Tuesday, December 15, 2009

It's the last chapter for books venture Borders -
Sales bargains galore with all stores to close by Christmas Eve

By Terri Judd writing in The Independent
Monday, 14 December 2009

A decade ago, Borders was launched amid much fanfare as a fresh alternative for lovers of literature, a place where they could also pick up a coffee and a CD. Yesterday there was an equally eclectic but much sadder sale going on as the bookseller flogged off its remaining stock, fixtures and fittings, with all of its stores predicted to close by Christmas Eve.

The sale is likely to prove a bonanza for the money-conscious seasonal shopper. Unusually, among the items on sale are a range from Denby Pottery, and it is understood the Charing Cross Road branch is inviting people to make an offer on a piano.

Reports said that staff were expecting "Countdown to closure" signs to be put up in its stores today, with the fixtures at 14 stores already on sale. A notice on the company website which urges customers to come in and pick up a bargain as "All stores closing – hurry, final weeks!" adds: "The Administrators would ask that all customers and suppliers treat the staff with patience and courtesy as this is an extremely difficult and uncertain period for all employees."

Borders UK, which was launched in Britain by its parent US company in 1997, was supposed to offer an alternative to the traditional book seller with outlets in out-of-town shopping malls. But it has proved a victim of modern times, losing much of its sales to online retailers such as Amazon and supermarket giants. This summer, Philip Downer, the chief executive of Borders UK, insisted its future was secure after a management buyout. But three weeks ago, it went into administration, putting more than 1,000 jobs at risk, after it failed to find a buyer.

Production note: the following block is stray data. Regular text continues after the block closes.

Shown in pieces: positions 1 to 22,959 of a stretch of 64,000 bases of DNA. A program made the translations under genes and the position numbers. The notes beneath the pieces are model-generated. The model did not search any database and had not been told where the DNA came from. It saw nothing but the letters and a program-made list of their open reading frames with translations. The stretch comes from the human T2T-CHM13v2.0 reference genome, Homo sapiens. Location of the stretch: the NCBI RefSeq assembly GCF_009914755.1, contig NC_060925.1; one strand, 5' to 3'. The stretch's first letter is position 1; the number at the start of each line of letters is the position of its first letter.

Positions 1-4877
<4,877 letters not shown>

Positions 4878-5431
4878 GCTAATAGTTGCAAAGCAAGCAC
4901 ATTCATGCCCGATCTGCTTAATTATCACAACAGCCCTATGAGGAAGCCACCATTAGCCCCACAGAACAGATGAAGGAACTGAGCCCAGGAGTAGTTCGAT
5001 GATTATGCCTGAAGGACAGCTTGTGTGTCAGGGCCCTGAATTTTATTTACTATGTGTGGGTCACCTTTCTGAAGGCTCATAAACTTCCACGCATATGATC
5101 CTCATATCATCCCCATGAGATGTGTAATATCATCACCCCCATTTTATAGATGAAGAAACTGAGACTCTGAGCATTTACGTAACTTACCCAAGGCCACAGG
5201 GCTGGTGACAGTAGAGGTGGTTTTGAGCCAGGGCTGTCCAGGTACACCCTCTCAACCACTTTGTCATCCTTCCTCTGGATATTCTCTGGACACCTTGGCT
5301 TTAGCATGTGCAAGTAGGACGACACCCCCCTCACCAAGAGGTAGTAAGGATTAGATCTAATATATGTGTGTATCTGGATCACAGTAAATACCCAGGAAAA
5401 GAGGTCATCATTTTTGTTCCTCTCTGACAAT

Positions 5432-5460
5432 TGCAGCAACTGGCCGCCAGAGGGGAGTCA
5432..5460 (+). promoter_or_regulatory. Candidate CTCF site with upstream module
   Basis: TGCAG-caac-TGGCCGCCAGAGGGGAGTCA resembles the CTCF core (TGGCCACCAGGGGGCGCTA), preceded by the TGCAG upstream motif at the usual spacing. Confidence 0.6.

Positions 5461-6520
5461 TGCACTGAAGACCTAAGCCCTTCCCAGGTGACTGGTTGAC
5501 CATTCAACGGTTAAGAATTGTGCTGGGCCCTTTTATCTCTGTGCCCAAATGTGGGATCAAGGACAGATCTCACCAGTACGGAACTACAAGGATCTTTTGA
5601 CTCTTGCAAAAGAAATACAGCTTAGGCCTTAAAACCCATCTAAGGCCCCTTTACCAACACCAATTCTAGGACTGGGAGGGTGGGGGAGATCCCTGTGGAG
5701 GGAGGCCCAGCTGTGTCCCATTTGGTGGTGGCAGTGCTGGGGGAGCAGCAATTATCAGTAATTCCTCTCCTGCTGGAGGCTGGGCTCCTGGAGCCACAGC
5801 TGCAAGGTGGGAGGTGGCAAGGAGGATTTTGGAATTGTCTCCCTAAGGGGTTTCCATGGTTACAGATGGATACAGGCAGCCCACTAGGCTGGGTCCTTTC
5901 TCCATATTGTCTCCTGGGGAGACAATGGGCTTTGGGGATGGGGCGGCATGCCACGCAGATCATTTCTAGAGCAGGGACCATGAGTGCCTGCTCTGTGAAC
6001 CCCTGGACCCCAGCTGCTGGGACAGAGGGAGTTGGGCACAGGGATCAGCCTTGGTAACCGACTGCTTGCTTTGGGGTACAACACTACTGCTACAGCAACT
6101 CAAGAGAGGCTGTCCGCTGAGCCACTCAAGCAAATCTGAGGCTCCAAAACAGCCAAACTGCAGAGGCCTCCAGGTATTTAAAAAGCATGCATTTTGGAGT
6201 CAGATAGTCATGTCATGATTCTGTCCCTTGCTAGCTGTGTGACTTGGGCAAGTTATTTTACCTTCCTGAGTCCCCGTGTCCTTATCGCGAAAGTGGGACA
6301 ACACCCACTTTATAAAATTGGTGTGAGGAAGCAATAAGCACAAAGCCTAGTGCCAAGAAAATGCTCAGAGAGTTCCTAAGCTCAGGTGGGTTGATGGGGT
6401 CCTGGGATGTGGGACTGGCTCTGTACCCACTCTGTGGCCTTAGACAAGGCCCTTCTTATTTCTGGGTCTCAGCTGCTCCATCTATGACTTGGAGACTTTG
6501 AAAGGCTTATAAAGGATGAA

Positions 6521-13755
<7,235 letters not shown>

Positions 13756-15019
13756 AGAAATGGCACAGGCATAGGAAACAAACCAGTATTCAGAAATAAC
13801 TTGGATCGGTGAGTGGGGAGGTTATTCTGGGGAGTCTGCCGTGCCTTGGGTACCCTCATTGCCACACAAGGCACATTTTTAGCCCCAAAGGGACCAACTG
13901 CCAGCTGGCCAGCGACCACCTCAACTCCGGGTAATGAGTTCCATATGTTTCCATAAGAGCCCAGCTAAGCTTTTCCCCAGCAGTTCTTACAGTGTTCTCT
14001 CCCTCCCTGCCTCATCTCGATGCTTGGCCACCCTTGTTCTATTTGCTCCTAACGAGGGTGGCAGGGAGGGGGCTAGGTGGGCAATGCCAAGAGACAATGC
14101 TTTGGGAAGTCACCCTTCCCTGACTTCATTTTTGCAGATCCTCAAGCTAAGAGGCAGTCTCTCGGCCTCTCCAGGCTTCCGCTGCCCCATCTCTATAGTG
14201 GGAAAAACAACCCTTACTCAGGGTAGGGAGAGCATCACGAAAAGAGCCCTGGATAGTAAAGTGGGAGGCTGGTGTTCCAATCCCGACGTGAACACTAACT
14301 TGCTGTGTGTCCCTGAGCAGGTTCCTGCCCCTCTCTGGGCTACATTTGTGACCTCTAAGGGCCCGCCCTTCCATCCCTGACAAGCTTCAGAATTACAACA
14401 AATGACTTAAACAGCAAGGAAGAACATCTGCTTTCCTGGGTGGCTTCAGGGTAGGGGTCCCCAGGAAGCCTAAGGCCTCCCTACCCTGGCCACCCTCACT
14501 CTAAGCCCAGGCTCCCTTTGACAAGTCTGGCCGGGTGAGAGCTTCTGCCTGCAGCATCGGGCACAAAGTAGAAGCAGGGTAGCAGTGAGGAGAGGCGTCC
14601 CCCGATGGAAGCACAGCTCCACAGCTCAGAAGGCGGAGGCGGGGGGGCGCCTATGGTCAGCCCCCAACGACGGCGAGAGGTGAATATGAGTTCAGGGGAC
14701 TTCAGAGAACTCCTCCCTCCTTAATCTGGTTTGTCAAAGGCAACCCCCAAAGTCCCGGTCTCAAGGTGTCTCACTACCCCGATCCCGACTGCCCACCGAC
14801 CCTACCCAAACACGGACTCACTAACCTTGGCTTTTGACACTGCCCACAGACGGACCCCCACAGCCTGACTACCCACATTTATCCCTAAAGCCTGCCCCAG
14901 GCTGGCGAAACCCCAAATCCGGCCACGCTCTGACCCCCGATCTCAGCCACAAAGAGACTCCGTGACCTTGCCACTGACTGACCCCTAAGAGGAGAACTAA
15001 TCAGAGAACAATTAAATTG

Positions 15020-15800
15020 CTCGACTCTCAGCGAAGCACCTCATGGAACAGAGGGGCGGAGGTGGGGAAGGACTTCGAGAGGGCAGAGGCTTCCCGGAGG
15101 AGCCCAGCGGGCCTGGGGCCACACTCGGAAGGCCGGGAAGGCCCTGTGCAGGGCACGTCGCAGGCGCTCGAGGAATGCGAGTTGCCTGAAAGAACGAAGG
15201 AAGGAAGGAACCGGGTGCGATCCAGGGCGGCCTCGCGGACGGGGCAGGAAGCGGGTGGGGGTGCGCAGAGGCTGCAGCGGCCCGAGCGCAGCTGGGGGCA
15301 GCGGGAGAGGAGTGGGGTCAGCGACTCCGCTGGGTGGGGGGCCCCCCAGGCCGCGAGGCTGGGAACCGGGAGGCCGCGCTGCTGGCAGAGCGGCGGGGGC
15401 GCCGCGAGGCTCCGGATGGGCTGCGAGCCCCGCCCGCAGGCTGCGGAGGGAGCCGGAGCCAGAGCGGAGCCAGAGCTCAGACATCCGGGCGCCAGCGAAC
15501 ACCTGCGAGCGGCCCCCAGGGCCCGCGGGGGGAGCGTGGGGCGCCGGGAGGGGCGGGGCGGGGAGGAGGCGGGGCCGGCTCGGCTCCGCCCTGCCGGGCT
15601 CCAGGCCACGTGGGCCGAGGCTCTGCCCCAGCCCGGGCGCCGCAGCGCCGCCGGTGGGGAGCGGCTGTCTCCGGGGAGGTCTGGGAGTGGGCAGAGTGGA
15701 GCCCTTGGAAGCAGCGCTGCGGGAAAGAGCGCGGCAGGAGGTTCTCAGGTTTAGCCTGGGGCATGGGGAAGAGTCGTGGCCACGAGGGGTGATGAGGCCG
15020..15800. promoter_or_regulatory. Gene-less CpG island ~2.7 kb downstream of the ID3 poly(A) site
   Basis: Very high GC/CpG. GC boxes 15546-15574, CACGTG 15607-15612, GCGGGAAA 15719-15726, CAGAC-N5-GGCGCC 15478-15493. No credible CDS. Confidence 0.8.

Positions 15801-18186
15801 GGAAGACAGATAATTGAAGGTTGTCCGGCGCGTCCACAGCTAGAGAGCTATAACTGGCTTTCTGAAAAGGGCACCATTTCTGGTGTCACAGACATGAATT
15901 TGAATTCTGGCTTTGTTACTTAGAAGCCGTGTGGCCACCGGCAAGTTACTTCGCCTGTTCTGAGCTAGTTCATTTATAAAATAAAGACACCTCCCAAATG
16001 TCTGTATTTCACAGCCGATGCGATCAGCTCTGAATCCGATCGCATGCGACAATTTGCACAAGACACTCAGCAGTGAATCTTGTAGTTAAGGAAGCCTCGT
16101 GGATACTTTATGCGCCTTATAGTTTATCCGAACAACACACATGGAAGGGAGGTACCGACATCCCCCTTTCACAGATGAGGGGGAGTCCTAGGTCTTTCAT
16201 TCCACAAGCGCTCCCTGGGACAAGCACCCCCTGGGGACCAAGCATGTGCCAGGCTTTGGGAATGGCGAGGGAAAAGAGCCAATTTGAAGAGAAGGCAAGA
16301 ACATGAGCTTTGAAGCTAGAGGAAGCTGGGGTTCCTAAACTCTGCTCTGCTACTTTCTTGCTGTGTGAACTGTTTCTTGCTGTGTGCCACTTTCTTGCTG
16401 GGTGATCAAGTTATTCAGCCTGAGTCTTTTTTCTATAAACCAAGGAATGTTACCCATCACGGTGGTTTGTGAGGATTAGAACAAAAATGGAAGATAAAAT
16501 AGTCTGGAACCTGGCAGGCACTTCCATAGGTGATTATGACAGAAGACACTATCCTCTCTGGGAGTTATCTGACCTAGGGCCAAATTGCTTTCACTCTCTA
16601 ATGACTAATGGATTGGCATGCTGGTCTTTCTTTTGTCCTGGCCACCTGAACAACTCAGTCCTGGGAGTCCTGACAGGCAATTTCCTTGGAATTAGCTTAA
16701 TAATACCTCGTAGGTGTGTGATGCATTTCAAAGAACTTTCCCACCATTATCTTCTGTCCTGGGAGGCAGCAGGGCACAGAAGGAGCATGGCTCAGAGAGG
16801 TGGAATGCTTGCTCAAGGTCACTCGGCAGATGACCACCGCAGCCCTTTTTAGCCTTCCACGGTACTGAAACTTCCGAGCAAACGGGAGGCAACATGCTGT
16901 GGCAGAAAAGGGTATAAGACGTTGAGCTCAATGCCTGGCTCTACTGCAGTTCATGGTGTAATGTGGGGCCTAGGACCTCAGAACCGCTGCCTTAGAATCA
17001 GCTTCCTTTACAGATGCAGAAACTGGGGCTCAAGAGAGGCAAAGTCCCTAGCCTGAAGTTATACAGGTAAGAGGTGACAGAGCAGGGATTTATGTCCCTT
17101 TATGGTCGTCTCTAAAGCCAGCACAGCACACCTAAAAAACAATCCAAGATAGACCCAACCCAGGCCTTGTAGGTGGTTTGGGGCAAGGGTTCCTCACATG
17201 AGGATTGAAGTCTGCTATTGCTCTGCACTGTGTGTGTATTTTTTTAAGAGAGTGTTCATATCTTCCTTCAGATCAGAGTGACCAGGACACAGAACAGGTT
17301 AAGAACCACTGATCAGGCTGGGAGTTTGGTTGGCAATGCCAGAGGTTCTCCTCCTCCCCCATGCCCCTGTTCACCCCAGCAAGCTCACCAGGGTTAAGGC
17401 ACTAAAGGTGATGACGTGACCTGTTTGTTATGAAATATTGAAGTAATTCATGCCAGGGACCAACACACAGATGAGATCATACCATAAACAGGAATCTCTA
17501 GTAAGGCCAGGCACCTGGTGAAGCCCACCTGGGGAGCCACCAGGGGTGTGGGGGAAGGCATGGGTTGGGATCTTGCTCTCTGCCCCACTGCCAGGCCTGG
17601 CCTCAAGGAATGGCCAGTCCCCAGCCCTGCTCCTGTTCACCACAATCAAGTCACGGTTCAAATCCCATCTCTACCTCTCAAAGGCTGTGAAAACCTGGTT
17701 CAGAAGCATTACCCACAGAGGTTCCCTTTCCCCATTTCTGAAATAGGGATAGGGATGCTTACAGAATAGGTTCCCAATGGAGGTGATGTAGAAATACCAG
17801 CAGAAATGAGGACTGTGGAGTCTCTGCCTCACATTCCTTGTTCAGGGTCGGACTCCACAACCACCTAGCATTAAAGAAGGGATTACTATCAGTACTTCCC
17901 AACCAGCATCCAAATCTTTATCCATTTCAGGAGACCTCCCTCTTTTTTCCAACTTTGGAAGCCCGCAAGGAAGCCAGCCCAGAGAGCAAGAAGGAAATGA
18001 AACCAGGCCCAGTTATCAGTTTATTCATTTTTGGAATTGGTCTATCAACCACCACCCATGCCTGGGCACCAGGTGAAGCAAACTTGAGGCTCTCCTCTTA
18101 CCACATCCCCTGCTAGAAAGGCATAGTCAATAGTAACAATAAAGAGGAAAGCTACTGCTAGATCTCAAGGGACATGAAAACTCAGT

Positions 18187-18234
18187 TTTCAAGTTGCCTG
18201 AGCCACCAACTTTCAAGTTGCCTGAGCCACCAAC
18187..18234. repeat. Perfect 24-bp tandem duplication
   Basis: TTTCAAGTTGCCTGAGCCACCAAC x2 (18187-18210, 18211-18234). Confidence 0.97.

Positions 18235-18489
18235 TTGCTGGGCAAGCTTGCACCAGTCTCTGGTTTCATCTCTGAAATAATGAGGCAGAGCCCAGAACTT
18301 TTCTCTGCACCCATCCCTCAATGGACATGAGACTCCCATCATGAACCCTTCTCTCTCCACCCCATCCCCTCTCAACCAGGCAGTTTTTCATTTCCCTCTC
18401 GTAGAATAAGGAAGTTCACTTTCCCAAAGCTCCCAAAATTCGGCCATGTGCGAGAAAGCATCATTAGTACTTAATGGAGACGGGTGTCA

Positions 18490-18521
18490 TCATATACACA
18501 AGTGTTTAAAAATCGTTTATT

The full stpry at The Independent.

3 comments:

Mark Hubbard said...

Coincidentally, BBC 4's excellent Open Book program this week includes a piece on the closing of Borders, and perhaps more interesting, the future of bookshops.

The program can be listened to at the below URL (you'll have to copy and paste, I don't know if the html url tag works in here):

http://www.bbc.co.uk/iplayer/episode/b00p7m9g/Open_Book_13_12_2009/

(Each show is put up for a week.)

Mark Hubbard said...

Addendum to my last post, the 'future of bookshops' discussion starts 9 minutes and 5 seconds into the program.

Full description:

fter Borders bookshop chain announced it was going into administration, the CEO of Hachette UK, Tim Hely Hutchinson; editor of The Bookseller, Neill Denny; and independent bookseller Patrick Neale discuss the future of the bookshop on the high street. Author Patrick Gale provides the writers' perspective.

There are over 1500 independent bookshops and 300 Waterstones, but the threat from online selling, the supermarket and the arrival of the e-book have all had an impact on where books are sold, and we consider the serious threat to the bookshop.

LINDSEY DAWSON said...

Borders in Auckland made me a tad queasy when I visited last week and found that in what should be peak book-selling season, everything in store was being sold off at a 20% discount.